While many may consider Milan or Paris the world's fashion capitals, author Keith Roberts says in a new book the industry got its true start centuries ago on what is now the coast of Syria.

It was there, in 1200 B.C., that the Phoenicians found a black substance in clams that could be turned into purple dye for clothing - lending some color to fashion, which until then had comprised only plain fabrics, and establishing the Phoenicians as one of the earliest commercial powers.

"That started out as the fashion capital of the world," Roberts told BusinessNewsDaily. "The Phoenicians became extremely successful in business."

It's the origins of businesses like that one that Roberts explores in his new book The Origins of Business, Money and Markets (Columbia University Press, 2011) which explains the history of businesses from their earliest beginnings in ancient Mesopotamia.

Info

Ancient Roman Jar Riddled with Mystery

Ancient Jar
© Katie Urban / Museum of Ontario Archaeology
This ancient jar is full of holes, including one at its base; though scientists have no idea what it was used for, they believe it dates back 1,800 years to Roman Britain.

An ancient clay vessel reconstructed from pieces discovered at a Canadian museum is riddled with tiny holes, leaving archaeologists baffled over what it was used for.

The jar, just 16 inches (40 centimeters) tall and dating back about 1,800 years, was found shattered into an unrecognizable 180 pieces in a storage room at the Museum of Ontario Archaeology. But even after it was restored, the scientists were faced with a mystery. So far no one has been able to identify another artifact like it from the Roman world.

"Everyone's stumped by it," Katie Urban, one of the researchers at the London, Ontario, museum, told LiveScience. "We've been sending it around to all sorts of Roman pottery experts and other pottery experts, and no one seems to be able to come up with an example."

The jar may have held rodent snacks for ancient Romans, or even served as a lamp, the researchers speculate, though no theory definitively holds water.

Stop

The Witch Trial That Made Legal History

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© William Harrison Ainsworth
An illustration of Ann Redferne and Chattox, two of the Pendle witches, from Ainsworth's novel The Lancashire Witches, published in 1849. Ann Redferne is called Nance in the novel, and described as Chattox' grand-daughter, although she was in reality her daughter.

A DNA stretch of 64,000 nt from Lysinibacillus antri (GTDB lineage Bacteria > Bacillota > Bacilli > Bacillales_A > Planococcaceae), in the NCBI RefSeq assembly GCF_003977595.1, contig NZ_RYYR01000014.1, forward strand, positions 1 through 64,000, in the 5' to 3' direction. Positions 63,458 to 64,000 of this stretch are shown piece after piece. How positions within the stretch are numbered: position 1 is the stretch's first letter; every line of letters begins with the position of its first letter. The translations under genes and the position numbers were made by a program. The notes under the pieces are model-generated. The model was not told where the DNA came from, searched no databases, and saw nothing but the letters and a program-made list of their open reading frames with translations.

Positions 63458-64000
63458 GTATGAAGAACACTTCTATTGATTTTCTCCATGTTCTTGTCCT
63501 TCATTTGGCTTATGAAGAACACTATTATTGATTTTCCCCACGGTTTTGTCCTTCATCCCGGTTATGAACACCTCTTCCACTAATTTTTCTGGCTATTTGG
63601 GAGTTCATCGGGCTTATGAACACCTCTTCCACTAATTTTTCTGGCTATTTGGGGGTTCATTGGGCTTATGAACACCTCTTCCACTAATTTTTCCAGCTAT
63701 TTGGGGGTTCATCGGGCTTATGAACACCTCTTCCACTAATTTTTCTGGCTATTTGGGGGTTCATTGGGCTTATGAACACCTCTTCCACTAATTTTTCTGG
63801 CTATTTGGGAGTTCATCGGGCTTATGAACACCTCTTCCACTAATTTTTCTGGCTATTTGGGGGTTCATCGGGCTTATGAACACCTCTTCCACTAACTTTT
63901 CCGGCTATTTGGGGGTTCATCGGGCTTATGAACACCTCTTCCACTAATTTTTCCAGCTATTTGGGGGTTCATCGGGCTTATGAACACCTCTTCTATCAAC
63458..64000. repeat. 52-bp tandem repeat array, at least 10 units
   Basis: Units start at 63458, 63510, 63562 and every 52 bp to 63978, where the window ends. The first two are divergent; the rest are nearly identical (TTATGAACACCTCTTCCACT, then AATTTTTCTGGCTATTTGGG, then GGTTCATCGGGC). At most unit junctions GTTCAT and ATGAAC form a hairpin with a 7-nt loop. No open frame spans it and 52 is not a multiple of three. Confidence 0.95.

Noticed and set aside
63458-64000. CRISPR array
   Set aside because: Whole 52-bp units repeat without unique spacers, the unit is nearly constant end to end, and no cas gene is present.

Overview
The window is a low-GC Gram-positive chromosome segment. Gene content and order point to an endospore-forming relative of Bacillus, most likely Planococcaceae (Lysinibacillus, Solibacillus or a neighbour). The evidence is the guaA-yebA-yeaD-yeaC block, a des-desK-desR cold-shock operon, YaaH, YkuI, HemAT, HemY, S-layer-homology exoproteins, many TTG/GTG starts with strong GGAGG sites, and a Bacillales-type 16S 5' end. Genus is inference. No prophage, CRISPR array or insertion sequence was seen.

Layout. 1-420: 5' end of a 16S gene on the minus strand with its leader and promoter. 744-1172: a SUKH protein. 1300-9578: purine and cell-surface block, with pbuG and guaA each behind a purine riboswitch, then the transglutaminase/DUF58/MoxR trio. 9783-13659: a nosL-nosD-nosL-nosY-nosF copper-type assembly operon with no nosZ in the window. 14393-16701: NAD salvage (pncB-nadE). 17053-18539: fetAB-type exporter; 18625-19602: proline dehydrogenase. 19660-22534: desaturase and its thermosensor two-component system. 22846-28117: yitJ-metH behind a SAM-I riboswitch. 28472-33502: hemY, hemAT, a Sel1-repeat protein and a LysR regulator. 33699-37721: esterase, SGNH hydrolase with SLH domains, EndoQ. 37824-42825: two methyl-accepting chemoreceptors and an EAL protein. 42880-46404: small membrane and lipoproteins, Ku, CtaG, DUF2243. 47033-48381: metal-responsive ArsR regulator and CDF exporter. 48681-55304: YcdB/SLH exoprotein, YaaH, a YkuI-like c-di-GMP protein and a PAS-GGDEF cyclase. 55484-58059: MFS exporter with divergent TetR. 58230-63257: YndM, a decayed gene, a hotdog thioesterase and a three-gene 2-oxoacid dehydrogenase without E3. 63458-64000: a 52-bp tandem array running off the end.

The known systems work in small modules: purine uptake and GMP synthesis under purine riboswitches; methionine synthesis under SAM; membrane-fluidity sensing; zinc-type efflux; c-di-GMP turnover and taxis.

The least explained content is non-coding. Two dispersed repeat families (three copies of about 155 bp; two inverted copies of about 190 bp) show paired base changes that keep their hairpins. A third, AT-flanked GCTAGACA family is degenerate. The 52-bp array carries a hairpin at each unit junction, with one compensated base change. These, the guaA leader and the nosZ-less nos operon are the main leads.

In recent years children as young as three have given evidence in court cases, but in the past children under 14 were seen as unreliable witnesses. A notorious 17th Century witch trial changed that.

Nine-year-old Jennet Device was an illegitimate beggar and would have been lost to history but for her role in one of the most disturbing trials on record.

Jennet's evidence in the 1612 Pendle witch trial in Lancashire led to the execution of 10 people, including all of her own family.

In England at that time paranoia was endemic. James l was on the throne, living in fear of a Catholic rebellion in the aftermath of Guy Fawkes' gun powder plot. The king had a reputation as an avid witch-hunter and wrote a book called Demonology.

"It was a mandate for the British to fight witches," explains Prof Ronald Hutton from the University of Bristol.

House

Archaeology dating technique uncovers 'property boom' of 3700 BC

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© Angelo Hornak / Alamy/Alamy
Maiden Castle hill fort in Dorset. Archaeologists have found that a causewayed enclosure nearby was created during a building spree in 3700 BC.
English monuments, including Maiden Castle and Windmill Hill, found to have been built, used and abandoned in single lifetime

A new scientific dating technique has revealed there was a building spree more than 5,500 years ago, when many of the most spectacular monuments in the English landscape, such as Maiden Castle in Dorset and Windmill Hill in Wiltshire, were built, used and abandoned in a single lifetime.